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30.03.2006 General News

JAK writes off JJ’s pal’s £11.9m debt

By The Independent

President Kufuor by accessing the Highly Indebted Poor Countries (HIPC) Initiative has written off the debt owed Ghana by Rexol Group N.V and International Generic Company (IGC) limited, companies ultimately owned by Danny Tamman, a friend of the Rawlingses.

The debt has drowned two companies, La Palm Beach Hotel and Coco Palm Apartments in a mountain of debts and the ministry of Finance under former minister Kwame Peprah and the Bank of Ghana are entangled in it.

The Independent newspaper reported that the Export Credit Guarantee Department (ECGD) of the United Kingdom Loan Facilities that the Government of Ghana guaranteed in 1994/1995 for the construction of La Palm and Coco Palm Apartments seem missing in transit, now the paper says those loans really did not come into the construction of the two hotels.

The two ECDG loans of £15.8 million and £16.2 million came from the Royal Bank of Scotland and were meant for the two companies, Coco Palm Apartments and La Palm respectively.

However the monies were paid into the accounts of Internal Generics (IGC) Limited owned 100 per cent by Rexol International, a division of Rexol Group, N V. Rexol is owned by Danny Tamman, a friend of the Rawlingses.

Danny's father, the original owner of Rexol is reported to have been a godfather to wife of the former president Jerry Rawlings, Nana Konadu Agyeman Rawlings.

The Independent's search on the Internet revealed that “in 1994 the ECGD gave its support for the hotels, the UK House of Lord ruled in a case concerning the company's (Rexol) tax liability that it owned the UK Inland Revenue corporation tax of over £1 million.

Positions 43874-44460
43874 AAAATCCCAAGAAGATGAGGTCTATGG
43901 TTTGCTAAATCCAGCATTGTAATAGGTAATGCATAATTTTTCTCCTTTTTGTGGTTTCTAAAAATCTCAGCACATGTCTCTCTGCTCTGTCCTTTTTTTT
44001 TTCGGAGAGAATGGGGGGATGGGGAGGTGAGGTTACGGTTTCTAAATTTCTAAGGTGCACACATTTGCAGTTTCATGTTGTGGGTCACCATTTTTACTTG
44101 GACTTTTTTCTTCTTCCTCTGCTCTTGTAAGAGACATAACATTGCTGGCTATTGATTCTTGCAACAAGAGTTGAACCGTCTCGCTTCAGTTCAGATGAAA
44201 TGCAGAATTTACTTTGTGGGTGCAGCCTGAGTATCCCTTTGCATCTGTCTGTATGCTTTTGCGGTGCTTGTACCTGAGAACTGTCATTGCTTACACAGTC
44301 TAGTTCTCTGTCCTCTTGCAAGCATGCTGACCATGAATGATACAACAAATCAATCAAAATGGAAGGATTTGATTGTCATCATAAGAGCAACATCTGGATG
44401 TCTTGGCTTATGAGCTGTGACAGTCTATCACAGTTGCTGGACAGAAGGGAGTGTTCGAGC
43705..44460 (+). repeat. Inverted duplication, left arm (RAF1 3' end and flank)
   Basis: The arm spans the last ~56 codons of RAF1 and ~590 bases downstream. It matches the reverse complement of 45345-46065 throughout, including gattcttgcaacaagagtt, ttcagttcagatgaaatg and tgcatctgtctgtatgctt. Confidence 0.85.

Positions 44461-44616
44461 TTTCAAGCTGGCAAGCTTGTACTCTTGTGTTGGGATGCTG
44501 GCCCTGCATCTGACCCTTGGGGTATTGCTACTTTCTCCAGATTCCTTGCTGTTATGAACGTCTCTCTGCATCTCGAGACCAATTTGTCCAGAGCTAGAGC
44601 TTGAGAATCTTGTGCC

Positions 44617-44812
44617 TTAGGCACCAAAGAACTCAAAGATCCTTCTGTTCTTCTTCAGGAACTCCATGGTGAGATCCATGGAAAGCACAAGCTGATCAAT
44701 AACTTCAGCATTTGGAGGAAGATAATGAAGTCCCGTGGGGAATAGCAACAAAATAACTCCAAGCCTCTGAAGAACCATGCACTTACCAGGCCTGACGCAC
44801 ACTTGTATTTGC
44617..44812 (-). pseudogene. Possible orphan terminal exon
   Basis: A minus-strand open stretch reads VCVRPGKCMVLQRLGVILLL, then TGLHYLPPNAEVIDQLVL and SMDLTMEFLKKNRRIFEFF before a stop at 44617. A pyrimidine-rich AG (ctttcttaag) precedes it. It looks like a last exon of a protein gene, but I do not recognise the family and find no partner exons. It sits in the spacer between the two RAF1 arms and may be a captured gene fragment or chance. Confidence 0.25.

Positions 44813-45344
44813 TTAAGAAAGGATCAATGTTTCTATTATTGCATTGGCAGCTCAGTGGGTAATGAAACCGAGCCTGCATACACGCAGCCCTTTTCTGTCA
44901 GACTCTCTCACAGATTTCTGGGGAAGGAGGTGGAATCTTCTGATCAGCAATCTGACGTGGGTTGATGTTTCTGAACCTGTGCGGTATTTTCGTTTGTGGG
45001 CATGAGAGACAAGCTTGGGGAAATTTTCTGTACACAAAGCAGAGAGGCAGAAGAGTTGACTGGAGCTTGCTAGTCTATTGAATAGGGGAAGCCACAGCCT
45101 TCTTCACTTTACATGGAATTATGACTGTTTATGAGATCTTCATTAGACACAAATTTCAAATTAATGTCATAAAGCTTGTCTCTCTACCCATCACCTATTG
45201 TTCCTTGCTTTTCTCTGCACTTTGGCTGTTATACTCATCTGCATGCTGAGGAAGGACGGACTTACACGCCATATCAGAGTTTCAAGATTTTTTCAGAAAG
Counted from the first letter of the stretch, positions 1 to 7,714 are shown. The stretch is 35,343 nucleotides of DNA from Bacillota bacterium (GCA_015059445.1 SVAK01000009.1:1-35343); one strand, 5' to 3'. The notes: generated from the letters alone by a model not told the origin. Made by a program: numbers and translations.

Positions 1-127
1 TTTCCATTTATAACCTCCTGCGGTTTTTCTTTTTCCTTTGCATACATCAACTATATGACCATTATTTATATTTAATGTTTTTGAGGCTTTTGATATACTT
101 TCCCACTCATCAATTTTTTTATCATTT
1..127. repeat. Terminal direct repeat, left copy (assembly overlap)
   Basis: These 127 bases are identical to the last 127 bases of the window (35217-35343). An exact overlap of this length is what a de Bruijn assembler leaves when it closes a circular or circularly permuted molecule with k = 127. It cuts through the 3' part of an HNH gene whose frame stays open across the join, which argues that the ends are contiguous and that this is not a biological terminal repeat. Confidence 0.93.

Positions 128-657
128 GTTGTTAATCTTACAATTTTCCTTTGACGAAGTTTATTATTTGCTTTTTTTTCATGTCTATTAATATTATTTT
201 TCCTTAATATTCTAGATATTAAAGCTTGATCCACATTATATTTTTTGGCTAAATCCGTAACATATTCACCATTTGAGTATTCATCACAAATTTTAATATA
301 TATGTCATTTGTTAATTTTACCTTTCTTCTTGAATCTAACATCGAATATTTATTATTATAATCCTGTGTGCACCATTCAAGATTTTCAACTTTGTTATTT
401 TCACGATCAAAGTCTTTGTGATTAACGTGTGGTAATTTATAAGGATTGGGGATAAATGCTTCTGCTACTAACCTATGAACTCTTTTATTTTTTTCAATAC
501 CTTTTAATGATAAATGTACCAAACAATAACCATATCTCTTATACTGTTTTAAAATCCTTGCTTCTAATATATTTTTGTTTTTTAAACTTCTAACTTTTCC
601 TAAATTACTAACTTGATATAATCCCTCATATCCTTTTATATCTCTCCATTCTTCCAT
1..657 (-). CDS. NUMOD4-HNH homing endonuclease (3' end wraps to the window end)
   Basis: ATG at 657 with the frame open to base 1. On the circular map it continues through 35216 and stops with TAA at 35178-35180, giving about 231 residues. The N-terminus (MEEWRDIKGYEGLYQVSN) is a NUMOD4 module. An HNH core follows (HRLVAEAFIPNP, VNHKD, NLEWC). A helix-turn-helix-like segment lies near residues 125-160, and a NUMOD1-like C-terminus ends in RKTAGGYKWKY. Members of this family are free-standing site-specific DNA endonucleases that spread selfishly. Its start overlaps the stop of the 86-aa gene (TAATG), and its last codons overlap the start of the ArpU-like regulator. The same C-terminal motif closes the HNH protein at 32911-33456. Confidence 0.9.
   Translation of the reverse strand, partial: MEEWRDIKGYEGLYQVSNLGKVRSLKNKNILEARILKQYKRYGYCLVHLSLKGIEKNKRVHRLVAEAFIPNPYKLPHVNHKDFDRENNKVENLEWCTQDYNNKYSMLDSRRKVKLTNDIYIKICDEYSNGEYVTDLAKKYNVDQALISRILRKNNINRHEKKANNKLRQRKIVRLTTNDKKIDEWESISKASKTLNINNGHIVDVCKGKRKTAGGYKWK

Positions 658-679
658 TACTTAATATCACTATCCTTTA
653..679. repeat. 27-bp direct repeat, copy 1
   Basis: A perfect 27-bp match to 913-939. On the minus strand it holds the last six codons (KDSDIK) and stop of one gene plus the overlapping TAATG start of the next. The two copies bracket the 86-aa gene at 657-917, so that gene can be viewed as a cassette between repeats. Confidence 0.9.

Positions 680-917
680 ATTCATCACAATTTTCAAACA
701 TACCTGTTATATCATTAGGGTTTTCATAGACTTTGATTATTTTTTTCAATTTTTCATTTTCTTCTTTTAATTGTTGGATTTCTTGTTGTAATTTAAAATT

To boost tourism, the Government of Ghana in 1994 sourced and on-lent the two loans to IGC and Rexol under a Divestiture Implementation Committee (DIC) sponsored deal, in which IGC was to purchase Star Hotel and Labadi Beach Hotel.

Star hotel was eventually pulled down to make way for Coco Palm and La Palm went for the abandoned concrete structures besides the Labadi Beach Hotel.

In the case of La Palm, the original plan was to pull down the abandoned concrete structure already on the grounds for a wholly new sprawling high rise hotel containing more than 144 rooms to be put up.

But the financial malfeasance was so obnoxious that “the project that was to take two years to build took seven years to finish”.

Even the old structure that Rexol/ICG bought together with the land is what was eventually transformed to what is today known as La Palm Beach Hotels, which contains 144 rooms.

That was after the tax payer's money in SSNIT had been used to bail out the sinking La Palm project when it (SSNIT) was dragged in to buy 70 per cent shares of the project from Rexol, which now owns only 30 per cent of the new entity that was created out of the financial mess and baptized Golden Beach Hotels limited.

La Palm still insists the original ECGD facility of £16.2 million did not come to it.

The hotel is battling a fierce legal dispute with some Ghanaian banks that were used in the syndication to raise monies intended to pay off part of the original ECGD loan from the Bank of Scotland.